Macklemore Calls Out Miley, Iggy, & Himself for Stealing Black Culture in New Song
Macklemore is not a cool rapper. He’s the kind of rapper that your Mom sings along to in the car. He’s the kind of rapper that beats Kendrick Lamar for a Grammy and then posts a screenshot of his own apology text a few hours later. He’s the kind of rapper you would never admit to liking in public, even though you’d be lying if you said you’d never jammed out to “Thrift Shop” from the privacy of your own bedroom.
But his latest single legitimizes him just a teeny bit. Because whether or not “White Privilege II” does anything to change your opinion of him, in calling out Miley Cyrus, Iggy Azalea and himself for appropriating black culture, Macklemore has never sounded like less of a gimmick.
“White Privilege II” starts with the rapper zipping up his parka as he pulls up into the parking lot at a Black Lives Matter rally.
“In my head like, is this awkward / should I even be here marching / Thinking if they can’t, how can I breathe / Thinking if they cant, what do I sing / I wanna take a stance ‘cause we are not free / And then I thought about it, we are not we.”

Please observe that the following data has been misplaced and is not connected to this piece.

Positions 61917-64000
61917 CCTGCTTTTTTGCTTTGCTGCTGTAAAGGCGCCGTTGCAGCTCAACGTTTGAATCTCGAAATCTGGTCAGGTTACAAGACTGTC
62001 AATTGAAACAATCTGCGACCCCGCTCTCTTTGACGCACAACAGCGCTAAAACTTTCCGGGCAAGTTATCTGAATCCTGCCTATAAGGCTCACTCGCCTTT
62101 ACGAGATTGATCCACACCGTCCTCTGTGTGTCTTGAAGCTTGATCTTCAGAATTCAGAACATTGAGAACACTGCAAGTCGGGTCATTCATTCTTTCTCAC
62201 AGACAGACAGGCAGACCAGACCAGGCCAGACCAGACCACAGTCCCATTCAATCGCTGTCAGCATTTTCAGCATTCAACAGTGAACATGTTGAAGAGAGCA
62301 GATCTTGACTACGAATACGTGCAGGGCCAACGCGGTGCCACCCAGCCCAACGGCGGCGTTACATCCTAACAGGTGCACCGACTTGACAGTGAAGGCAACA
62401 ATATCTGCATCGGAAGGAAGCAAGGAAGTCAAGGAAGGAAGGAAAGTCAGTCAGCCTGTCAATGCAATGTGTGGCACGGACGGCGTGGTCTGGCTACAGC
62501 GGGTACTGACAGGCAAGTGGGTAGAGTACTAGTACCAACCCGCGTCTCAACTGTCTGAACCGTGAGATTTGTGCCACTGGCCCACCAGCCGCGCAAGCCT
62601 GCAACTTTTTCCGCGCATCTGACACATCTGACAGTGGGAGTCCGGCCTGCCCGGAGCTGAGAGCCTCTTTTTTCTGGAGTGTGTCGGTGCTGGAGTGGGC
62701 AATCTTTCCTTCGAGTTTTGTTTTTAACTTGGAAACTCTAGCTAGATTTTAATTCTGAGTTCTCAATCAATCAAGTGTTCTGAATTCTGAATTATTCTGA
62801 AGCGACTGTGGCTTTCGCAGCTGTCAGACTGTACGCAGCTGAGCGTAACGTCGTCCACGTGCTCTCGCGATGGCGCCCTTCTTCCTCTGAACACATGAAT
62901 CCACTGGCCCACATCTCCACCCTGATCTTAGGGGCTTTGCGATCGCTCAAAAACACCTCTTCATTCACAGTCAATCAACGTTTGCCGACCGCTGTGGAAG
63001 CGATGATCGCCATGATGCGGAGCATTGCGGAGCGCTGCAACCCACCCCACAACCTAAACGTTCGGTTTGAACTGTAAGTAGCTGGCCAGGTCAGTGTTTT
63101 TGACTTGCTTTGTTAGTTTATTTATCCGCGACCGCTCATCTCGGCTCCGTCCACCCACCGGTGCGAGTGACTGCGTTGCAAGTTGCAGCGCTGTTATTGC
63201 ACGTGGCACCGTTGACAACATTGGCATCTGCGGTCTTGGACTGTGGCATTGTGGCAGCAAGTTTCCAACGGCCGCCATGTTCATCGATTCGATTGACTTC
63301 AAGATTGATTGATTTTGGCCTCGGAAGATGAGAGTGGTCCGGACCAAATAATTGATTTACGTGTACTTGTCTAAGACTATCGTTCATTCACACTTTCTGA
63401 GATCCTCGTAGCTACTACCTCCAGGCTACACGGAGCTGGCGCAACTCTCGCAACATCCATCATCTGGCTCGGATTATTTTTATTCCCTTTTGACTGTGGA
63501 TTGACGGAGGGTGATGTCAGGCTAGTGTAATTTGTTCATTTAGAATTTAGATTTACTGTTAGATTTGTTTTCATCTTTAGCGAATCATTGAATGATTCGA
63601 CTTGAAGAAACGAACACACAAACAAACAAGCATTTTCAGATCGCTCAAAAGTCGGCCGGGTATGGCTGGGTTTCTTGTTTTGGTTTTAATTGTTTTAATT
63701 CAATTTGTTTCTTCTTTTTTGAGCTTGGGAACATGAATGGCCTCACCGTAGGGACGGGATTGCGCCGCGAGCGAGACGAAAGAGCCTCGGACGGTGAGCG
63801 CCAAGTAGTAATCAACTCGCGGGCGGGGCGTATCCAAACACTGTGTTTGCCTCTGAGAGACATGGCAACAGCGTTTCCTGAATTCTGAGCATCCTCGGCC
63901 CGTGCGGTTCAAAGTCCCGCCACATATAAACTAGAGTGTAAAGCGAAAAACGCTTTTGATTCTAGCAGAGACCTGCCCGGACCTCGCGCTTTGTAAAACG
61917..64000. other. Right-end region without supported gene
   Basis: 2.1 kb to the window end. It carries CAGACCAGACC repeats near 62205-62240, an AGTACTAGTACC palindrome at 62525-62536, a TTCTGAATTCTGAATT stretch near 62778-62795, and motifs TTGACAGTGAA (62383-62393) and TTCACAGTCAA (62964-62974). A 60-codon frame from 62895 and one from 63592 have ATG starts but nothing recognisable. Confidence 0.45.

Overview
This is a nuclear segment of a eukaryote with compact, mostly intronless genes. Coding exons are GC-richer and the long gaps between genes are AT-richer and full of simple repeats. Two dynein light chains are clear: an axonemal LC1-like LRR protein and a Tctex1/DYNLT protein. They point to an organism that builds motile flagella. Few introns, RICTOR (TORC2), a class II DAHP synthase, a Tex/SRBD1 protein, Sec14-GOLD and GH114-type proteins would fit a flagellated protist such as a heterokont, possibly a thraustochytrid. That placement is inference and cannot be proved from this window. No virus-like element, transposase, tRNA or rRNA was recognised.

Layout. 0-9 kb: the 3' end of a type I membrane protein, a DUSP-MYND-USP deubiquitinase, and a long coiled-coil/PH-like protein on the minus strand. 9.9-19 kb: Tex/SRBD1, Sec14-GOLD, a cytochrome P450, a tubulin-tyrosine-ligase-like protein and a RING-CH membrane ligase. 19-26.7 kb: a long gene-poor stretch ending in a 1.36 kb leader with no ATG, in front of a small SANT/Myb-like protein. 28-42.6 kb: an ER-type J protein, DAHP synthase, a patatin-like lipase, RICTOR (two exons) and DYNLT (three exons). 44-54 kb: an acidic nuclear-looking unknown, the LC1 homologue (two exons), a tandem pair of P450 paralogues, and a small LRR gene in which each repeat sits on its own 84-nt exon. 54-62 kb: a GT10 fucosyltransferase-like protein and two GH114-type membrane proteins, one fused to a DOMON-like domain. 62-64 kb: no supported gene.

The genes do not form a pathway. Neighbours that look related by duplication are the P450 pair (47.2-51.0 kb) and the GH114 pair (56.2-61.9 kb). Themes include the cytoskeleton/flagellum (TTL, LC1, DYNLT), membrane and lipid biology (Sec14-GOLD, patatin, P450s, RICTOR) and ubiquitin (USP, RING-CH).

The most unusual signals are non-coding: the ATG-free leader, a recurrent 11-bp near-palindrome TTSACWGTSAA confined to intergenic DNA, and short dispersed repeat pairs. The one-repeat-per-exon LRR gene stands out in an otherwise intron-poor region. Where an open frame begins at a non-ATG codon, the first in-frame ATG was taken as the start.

In this over eight-and-a-half-minute track, Macklemore takes us on an exploration of white privilege that takes on black appropriation in popular culture:
“Think about it / you’ve exploited and stolen the music the moment the magic the passion the fashion / the culture was never yours to make better / you’re Miley, you’re Elvis, you’re Iggy Azalea”
“You could join the march protest scream and shout / get a twitter hashtag and seem like you’re down / but they see through it all / people believe you now? / you say publicly rest in peace Mike Brown / you speak about equality but do you really mean it / are you marching for freedom or when it’s convenient?”
And his own failings as a hip hop artist.
“If I’m only in this for my own self-interest not the culture that gave me a voice to begin with / then this isn’t authentic, it is just a gimmick / the DIY underdog so independent / but the one thing the American Dream fails to mention is I was many steps ahead to begin with”
In the end, Macklemore arrives at a cutting truth:
“White supremacy isn’t jude a white dude in Idaho / white supremacy protects the privilege I hold”
Like him or loath him, Macklemore might inspire people who don’t normally think about white privilege to stop for a minute and think about it.